Let me offer four reasons that Strong Towns is my activist home.
1. Strong Towns Aims for Bottom-Up Social Change
In a piece we published yesterday, Chuck Marohn posed a provocative question: "What do you do when you need to change everything?"
We believe the answer is counterintuitive, yet informed by centuries of understanding of how social movements work: you focus on the bottom of the societal power structure, not the top. You try to spark change that starts at the personal scale, or the neighborhood one.
All impactful social movements are viral. They take on a life of their own, and then they grow exponentially—precisely because of the lack of a guiding hand from above. Launching a social movement is the only way we will ever achieve a multiplier effect far beyond anything that a handful of full-time staff (and a larger cohort of awesome volunteers) can achieve directly.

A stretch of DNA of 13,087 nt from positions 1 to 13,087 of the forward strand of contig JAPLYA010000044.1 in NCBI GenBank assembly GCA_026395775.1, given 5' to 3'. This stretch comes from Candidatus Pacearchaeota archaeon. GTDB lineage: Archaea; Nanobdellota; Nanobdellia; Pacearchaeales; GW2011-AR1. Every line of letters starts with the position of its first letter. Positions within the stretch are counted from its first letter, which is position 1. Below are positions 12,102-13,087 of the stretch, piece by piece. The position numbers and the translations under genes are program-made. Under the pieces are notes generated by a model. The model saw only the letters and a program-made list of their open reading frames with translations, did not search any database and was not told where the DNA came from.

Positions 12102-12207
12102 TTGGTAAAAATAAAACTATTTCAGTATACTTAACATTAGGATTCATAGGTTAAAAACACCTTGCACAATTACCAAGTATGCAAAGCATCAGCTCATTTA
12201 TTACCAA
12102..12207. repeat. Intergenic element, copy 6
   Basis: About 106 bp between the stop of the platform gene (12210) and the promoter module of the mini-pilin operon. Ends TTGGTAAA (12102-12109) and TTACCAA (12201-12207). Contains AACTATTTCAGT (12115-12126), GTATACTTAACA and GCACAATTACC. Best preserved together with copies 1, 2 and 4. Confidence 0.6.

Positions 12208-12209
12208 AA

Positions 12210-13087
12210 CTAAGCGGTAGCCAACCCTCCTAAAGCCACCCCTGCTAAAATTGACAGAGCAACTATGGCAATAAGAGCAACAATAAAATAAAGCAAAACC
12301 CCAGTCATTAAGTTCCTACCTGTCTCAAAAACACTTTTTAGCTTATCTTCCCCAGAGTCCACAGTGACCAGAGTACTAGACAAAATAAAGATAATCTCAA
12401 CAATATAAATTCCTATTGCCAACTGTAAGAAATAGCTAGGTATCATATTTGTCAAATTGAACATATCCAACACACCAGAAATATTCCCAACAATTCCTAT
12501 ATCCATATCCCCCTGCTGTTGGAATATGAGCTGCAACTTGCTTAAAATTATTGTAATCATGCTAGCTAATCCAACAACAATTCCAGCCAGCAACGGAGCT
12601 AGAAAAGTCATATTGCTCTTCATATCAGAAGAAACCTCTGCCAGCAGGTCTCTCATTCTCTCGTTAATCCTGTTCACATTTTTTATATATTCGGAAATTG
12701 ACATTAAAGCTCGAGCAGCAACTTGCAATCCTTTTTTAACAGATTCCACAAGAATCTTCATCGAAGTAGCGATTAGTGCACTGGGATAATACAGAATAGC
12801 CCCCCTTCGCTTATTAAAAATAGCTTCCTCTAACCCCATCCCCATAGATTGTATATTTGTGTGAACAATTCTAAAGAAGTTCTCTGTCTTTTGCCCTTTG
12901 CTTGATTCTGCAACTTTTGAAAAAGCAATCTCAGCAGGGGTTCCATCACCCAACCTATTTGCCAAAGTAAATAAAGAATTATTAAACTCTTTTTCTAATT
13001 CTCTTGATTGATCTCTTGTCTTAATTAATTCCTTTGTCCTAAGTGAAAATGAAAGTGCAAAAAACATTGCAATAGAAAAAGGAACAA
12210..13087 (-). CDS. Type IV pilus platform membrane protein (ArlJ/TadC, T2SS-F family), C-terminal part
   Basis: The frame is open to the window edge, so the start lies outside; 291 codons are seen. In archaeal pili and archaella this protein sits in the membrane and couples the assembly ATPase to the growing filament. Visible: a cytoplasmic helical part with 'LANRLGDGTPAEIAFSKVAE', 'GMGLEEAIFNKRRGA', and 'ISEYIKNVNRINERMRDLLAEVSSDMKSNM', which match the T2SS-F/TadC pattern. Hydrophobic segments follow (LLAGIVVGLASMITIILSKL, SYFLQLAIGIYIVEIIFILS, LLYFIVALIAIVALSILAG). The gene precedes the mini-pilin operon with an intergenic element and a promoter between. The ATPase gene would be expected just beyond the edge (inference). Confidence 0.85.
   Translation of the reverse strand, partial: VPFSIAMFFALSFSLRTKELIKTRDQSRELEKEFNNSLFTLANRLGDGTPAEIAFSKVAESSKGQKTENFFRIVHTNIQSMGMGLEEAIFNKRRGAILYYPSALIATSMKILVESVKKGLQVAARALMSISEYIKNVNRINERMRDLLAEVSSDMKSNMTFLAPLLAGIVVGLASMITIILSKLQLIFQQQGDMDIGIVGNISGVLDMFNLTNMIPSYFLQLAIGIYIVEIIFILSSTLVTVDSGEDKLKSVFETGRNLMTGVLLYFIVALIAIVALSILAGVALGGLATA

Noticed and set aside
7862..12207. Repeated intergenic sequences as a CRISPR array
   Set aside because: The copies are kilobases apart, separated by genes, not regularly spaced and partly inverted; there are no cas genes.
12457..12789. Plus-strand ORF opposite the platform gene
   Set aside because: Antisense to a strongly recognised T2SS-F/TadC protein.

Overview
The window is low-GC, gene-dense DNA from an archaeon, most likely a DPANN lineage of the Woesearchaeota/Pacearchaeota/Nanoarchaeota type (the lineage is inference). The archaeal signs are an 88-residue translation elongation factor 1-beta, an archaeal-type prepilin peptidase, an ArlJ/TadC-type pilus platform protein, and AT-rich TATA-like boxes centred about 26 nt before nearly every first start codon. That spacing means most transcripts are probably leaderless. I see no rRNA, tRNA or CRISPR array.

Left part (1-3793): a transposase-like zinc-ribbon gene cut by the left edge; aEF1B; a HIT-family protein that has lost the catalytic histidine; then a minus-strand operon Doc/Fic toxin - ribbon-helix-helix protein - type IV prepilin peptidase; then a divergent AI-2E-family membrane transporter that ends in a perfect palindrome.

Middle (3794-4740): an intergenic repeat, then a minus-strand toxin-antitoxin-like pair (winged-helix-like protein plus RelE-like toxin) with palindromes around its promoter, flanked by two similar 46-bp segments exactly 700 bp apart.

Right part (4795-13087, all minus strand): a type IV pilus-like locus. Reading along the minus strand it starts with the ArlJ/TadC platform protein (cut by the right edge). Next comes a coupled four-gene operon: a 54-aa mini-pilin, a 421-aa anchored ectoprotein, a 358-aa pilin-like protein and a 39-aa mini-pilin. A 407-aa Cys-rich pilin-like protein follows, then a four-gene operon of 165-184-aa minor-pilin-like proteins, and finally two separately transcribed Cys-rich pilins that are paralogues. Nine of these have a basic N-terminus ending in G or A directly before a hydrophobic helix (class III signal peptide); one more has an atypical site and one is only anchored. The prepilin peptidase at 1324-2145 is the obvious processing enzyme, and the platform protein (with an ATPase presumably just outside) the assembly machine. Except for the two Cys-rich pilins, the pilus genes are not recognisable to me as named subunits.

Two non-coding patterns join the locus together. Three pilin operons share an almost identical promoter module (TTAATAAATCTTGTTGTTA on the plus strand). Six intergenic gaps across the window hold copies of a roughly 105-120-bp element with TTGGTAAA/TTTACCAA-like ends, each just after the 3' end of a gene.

And we see it working. Every month, more stories come in of people sharing our message and our content in ways that our staff and volunteers had zero involvement in or prior knowledge of. And this is exactly what we want. We want the Strong Towns movement to be many times bigger than the Strong Towns organization.
2. Strong Towns Offers Ways of Thinking, Not Simple "-ism"s
History is littered with the wreckage of previous generations' "best practices." As a trained urban and regional planner, I try to be cognizant of this lesson every day. My profession, after all, played a pivotal role in the disastrous 20th-century policies of urban renewal and bulldozing intact neighborhoods to build freeways. And we're still working to redeem ourselves in the public consciousness for it.